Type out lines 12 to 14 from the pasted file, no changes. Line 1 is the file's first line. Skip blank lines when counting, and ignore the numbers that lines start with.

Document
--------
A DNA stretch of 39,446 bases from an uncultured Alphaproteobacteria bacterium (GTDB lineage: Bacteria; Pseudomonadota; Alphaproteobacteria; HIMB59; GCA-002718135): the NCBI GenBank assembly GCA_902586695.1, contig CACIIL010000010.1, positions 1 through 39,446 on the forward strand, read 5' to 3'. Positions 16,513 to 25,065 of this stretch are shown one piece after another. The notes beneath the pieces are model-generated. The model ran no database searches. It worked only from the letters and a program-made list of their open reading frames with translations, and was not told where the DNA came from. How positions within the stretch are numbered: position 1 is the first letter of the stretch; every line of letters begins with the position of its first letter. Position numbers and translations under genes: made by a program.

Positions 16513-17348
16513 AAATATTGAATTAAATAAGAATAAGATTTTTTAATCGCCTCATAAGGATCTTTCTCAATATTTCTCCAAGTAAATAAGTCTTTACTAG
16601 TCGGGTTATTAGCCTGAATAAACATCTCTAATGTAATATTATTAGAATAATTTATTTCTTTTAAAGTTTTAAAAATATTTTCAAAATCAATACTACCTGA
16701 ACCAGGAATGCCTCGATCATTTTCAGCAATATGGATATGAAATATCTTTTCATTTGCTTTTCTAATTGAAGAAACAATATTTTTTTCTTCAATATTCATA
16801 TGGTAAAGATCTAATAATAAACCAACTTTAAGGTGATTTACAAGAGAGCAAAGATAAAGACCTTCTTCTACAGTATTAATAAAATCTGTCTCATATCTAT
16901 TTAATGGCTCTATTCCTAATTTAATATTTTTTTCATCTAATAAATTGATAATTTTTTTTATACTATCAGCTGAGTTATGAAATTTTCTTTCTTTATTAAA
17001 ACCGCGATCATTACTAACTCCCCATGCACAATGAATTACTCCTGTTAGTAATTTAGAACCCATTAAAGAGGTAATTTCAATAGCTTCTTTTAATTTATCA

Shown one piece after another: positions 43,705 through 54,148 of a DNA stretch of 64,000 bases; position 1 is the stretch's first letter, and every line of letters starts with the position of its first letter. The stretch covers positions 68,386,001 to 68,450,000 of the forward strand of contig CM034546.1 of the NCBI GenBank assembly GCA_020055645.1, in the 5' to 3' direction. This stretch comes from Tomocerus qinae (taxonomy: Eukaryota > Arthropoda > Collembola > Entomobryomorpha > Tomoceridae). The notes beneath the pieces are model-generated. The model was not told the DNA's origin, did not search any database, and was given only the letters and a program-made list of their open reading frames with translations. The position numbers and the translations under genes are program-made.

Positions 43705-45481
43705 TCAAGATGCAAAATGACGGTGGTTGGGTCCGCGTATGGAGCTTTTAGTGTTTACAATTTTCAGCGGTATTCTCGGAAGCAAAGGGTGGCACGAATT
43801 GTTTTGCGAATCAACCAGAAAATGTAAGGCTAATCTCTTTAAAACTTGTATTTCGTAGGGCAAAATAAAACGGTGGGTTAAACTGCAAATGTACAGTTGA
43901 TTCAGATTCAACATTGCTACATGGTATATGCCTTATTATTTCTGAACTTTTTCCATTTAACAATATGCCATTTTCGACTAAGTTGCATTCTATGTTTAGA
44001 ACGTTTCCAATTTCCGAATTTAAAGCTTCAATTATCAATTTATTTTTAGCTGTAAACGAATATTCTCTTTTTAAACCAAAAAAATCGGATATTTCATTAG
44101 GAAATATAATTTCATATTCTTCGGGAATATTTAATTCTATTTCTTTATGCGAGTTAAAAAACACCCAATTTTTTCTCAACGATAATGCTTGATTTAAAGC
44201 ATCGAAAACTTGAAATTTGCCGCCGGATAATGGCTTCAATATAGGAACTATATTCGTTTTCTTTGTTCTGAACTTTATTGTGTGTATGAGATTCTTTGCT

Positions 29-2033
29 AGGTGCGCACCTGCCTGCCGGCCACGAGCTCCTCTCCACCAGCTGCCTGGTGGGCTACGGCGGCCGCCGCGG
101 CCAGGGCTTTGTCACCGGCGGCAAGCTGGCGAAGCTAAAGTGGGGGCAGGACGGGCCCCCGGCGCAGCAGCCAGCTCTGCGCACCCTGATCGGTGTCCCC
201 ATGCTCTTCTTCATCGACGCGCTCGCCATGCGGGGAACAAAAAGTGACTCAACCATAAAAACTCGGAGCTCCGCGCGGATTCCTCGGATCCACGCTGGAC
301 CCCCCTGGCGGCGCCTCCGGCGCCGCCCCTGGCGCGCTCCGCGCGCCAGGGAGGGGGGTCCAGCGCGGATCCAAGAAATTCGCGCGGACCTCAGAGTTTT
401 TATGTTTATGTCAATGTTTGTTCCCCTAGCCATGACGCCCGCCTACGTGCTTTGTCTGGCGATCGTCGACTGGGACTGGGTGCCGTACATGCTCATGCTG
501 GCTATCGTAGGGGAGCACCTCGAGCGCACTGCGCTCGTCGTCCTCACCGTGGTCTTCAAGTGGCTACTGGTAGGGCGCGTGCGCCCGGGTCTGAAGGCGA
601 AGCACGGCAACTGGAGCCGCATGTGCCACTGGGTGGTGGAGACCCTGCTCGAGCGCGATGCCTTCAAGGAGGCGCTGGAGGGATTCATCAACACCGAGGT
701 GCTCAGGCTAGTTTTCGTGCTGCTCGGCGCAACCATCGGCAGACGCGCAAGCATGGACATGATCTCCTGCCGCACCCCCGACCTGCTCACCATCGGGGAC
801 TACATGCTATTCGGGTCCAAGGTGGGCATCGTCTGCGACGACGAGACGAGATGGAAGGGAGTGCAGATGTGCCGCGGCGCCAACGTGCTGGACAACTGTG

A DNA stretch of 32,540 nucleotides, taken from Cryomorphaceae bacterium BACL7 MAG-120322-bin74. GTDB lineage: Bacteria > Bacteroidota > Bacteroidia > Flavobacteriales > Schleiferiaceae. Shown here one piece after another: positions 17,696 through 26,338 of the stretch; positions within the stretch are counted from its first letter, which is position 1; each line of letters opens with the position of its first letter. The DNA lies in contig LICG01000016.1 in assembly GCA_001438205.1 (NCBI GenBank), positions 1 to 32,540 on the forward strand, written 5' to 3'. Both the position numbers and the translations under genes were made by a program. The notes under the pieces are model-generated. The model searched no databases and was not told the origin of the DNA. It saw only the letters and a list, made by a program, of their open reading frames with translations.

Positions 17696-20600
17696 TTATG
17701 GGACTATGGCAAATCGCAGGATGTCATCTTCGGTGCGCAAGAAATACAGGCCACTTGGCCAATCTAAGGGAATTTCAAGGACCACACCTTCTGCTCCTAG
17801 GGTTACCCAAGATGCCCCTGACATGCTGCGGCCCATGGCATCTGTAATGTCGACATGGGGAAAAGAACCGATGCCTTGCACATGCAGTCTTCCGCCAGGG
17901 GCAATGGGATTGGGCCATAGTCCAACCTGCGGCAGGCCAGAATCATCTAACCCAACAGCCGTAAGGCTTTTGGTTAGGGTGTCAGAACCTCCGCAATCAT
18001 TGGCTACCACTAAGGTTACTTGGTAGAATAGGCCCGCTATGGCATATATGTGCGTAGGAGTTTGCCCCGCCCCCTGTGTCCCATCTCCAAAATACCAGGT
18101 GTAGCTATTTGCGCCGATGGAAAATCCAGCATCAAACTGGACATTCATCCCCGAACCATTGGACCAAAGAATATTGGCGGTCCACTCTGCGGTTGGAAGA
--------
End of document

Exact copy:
43801 GTTTTGCGAATCAACCAGAAAATGTAAGGCTAATCTCTTTAAAACTTGTATTTCGTAGGGCAAAATAAAACGGTGGGTTAAACTGCAAATGTACAGTTGA
43901 TTCAGATTCAACATTGCTACATGGTATATGCCTTATTATTTCTGAACTTTTTCCATTTAACAATATGCCATTTTCGACTAAGTTGCATTCTATGTTTAGA
44001 ACGTTTCCAATTTCCGAATTTAAAGCTTCAATTATCAATTTATTTTTAGCTGTAAACGAATATTCTCTTTTTAAACCAAAAAAATCGGATATTTCATTAG